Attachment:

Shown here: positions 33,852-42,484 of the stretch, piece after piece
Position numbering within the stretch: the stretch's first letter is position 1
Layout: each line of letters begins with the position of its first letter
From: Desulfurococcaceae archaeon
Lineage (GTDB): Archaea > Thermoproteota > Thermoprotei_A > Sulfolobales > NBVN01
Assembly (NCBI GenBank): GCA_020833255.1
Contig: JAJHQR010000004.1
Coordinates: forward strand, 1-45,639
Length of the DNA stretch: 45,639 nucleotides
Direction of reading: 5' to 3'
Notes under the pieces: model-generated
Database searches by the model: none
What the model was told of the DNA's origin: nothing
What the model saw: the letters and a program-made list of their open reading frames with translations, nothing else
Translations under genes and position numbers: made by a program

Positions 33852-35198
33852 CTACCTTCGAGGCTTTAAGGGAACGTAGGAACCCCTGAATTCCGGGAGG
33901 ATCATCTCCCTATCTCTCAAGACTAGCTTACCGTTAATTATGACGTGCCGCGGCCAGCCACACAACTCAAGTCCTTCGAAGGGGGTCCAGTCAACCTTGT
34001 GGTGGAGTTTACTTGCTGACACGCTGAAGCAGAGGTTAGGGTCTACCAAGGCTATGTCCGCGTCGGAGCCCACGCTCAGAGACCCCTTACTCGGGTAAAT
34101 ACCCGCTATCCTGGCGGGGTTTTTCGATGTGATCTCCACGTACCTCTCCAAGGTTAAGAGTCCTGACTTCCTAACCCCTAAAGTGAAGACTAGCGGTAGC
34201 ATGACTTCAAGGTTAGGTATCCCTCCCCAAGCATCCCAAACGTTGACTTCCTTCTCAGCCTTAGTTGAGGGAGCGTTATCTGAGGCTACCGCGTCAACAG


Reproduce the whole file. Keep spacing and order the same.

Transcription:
Shown here: positions 33,852-42,484 of the stretch, piece after piece
Position numbering within the stretch: the stretch's first letter is position 1
Layout: each line of letters begins with the position of its first letter
From: Desulfurococcaceae archaeon
Lineage (GTDB): Archaea > Thermoproteota > Thermoprotei_A > Sulfolobales > NBVN01
Assembly (NCBI GenBank): GCA_020833255.1
Contig: JAJHQR010000004.1
Coordinates: forward strand, 1-45,639
Length of the DNA stretch: 45,639 nucleotides
Direction of reading: 5' to 3'
Notes under the pieces: model-generated
Database searches by the model: none
What the model was told of the DNA's origin: nothing
What the model saw: the letters and a program-made list of their open reading frames with translations, nothing else
Translations under genes and position numbers: made by a program

Positions 33852-35198
33852 CTACCTTCGAGGCTTTAAGGGAACGTAGGAACCCCTGAATTCCGGGAGG
33901 ATCATCTCCCTATCTCTCAAGACTAGCTTACCGTTAATTATGACGTGCCGCGGCCAGCCACACAACTCAAGTCCTTCGAAGGGGGTCCAGTCAACCTTGT
34001 GGTGGAGTTTACTTGCTGACACGCTGAAGCAGAGGTTAGGGTCTACCAAGGCTATGTCCGCGTCGGAGCCCACGCTCAGAGACCCCTTACTCGGGTAAAT
34101 ACCCGCTATCCTGGCGGGGTTTTTCGATGTGATCTCCACGTACCTCTCCAAGGTTAAGAGTCCTGACTTCCTAACCCCTAAAGTGAAGACTAGCGGTAGC
34201 ATGACTTCAAGGTTAGGTATCCCTCCCCAAGCATCCCAAACGTTGACTTCCTTCTCAGCCTTAGTTGAGGGAGCGTTATCTGAGGCTACCGCGTCAACAG